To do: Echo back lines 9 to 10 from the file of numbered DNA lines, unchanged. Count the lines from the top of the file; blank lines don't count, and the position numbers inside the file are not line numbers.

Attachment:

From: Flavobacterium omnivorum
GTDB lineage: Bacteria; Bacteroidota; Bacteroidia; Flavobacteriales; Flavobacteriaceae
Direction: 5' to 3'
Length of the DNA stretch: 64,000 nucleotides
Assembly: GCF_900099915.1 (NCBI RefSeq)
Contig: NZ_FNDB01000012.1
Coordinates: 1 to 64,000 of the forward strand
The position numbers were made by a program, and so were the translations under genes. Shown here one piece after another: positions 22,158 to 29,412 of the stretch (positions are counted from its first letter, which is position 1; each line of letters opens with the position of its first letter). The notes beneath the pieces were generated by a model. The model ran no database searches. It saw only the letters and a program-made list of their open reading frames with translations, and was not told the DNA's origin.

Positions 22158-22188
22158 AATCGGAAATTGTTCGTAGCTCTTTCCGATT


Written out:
Positions 22158-22188
22158 AATCGGAAATTGTTCGTAGCTCTTTCCGATT